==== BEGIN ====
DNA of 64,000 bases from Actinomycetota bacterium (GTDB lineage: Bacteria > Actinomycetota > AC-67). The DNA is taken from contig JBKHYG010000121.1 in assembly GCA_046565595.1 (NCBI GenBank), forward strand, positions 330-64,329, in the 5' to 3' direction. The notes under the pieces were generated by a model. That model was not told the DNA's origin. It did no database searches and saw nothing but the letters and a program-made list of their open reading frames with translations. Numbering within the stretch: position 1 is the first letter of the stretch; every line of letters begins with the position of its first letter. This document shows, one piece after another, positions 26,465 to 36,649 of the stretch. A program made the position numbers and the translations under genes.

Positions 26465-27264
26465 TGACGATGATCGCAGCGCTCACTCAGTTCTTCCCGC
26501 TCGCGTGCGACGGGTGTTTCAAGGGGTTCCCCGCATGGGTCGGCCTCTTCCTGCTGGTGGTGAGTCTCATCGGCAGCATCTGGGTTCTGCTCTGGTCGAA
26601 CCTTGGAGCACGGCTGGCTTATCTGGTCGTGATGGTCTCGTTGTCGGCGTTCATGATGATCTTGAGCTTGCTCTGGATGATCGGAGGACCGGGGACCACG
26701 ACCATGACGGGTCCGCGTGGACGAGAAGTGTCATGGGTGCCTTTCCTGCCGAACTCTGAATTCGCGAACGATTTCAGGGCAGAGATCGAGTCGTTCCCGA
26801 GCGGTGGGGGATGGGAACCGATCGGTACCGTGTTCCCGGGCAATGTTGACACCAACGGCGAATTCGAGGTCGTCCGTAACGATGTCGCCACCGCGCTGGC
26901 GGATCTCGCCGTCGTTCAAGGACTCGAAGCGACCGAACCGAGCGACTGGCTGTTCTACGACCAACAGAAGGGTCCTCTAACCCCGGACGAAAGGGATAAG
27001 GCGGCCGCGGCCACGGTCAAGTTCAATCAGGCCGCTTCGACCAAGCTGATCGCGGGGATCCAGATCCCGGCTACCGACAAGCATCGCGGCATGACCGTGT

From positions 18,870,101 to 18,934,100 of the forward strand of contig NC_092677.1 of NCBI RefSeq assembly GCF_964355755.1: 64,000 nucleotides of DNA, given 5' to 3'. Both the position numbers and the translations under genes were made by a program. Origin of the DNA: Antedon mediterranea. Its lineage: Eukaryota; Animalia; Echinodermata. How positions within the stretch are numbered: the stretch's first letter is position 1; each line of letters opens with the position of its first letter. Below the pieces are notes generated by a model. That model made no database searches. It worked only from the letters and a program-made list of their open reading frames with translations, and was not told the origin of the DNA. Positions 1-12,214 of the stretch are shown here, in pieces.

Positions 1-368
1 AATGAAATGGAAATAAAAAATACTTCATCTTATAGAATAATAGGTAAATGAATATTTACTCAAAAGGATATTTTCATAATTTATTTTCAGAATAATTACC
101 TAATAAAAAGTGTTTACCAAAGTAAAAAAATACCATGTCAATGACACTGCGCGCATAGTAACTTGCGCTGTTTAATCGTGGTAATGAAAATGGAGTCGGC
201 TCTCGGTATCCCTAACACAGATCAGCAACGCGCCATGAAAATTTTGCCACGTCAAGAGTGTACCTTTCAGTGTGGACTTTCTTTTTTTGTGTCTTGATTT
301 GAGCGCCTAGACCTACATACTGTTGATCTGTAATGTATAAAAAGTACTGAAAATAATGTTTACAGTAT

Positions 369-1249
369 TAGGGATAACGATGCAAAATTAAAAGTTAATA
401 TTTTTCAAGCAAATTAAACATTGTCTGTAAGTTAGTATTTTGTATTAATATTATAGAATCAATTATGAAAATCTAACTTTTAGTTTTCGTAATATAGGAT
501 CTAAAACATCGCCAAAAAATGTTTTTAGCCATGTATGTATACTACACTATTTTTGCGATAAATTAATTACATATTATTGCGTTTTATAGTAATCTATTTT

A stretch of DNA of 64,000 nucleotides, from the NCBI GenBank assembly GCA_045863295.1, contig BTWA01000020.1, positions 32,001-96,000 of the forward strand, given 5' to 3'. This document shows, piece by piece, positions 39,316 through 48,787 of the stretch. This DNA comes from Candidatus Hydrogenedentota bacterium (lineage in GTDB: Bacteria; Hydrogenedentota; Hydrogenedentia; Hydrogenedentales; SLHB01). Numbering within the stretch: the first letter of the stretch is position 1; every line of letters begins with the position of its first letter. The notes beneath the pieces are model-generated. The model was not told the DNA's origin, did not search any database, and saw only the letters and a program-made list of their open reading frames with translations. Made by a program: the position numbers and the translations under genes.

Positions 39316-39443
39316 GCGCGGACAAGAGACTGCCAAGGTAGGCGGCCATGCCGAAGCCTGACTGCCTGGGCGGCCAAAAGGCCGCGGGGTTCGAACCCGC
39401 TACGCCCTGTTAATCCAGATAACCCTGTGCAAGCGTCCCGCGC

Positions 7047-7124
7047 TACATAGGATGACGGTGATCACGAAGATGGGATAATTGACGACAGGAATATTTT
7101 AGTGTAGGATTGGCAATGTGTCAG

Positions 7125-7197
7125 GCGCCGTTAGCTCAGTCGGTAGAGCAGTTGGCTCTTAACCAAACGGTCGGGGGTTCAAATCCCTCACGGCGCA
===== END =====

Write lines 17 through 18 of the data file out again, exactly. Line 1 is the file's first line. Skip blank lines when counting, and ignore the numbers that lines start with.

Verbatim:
369 TAGGGATAACGATGCAAAATTAAAAGTTAATA
401 TTTTTCAAGCAAATTAAACATTGTCTGTAAGTTAGTATTTTGTATTAATATTATAGAATCAATTATGAAAATCTAACTTTTAGTTTTCGTAATATAGGAT